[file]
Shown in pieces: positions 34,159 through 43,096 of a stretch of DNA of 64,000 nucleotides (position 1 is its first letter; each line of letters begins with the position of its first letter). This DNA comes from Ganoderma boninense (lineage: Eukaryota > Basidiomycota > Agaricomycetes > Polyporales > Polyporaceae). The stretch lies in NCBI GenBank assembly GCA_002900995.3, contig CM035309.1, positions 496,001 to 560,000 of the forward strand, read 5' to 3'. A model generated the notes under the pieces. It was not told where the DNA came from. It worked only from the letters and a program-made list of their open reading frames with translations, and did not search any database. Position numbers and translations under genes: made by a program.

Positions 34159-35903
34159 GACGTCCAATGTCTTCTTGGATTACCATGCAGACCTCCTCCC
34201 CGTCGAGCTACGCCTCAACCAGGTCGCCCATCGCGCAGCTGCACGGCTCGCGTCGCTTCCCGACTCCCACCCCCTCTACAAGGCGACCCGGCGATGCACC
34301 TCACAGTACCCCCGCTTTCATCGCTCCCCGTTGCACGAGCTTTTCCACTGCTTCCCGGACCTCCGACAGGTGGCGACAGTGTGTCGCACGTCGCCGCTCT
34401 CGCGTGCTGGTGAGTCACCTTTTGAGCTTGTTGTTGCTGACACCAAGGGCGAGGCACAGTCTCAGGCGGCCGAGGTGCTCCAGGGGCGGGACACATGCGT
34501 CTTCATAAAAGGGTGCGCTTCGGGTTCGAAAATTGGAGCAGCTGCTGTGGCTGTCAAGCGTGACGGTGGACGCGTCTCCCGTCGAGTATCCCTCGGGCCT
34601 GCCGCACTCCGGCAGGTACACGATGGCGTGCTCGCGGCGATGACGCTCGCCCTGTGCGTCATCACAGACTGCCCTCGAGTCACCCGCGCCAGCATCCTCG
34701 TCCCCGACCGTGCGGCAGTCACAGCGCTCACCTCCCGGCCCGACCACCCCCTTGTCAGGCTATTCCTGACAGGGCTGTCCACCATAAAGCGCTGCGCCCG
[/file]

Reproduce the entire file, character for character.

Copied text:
Shown in pieces: positions 34,159 through 43,096 of a stretch of DNA of 64,000 nucleotides (position 1 is its first letter; each line of letters begins with the position of its first letter). This DNA comes from Ganoderma boninense (lineage: Eukaryota > Basidiomycota > Agaricomycetes > Polyporales > Polyporaceae). The stretch lies in NCBI GenBank assembly GCA_002900995.3, contig CM035309.1, positions 496,001 to 560,000 of the forward strand, read 5' to 3'. A model generated the notes under the pieces. It was not told where the DNA came from. It worked only from the letters and a program-made list of their open reading frames with translations, and did not search any database. Position numbers and translations under genes: made by a program.

Positions 34159-35903
34159 GACGTCCAATGTCTTCTTGGATTACCATGCAGACCTCCTCCC
34201 CGTCGAGCTACGCCTCAACCAGGTCGCCCATCGCGCAGCTGCACGGCTCGCGTCGCTTCCCGACTCCCACCCCCTCTACAAGGCGACCCGGCGATGCACC
34301 TCACAGTACCCCCGCTTTCATCGCTCCCCGTTGCACGAGCTTTTCCACTGCTTCCCGGACCTCCGACAGGTGGCGACAGTGTGTCGCACGTCGCCGCTCT
34401 CGCGTGCTGGTGAGTCACCTTTTGAGCTTGTTGTTGCTGACACCAAGGGCGAGGCACAGTCTCAGGCGGCCGAGGTGCTCCAGGGGCGGGACACATGCGT
34501 CTTCATAAAAGGGTGCGCTTCGGGTTCGAAAATTGGAGCAGCTGCTGTGGCTGTCAAGCGTGACGGTGGACGCGTCTCCCGTCGAGTATCCCTCGGGCCT
34601 GCCGCACTCCGGCAGGTACACGATGGCGTGCTCGCGGCGATGACGCTCGCCCTGTGCGTCATCACAGACTGCCCTCGAGTCACCCGCGCCAGCATCCTCG
34701 TCCCCGACCGTGCGGCAGTCACAGCGCTCACCTCCCGGCCCGACCACCCCCTTGTCAGGCTATTCCTGACAGGGCTGTCCACCATAAAGCGCTGCGCCCG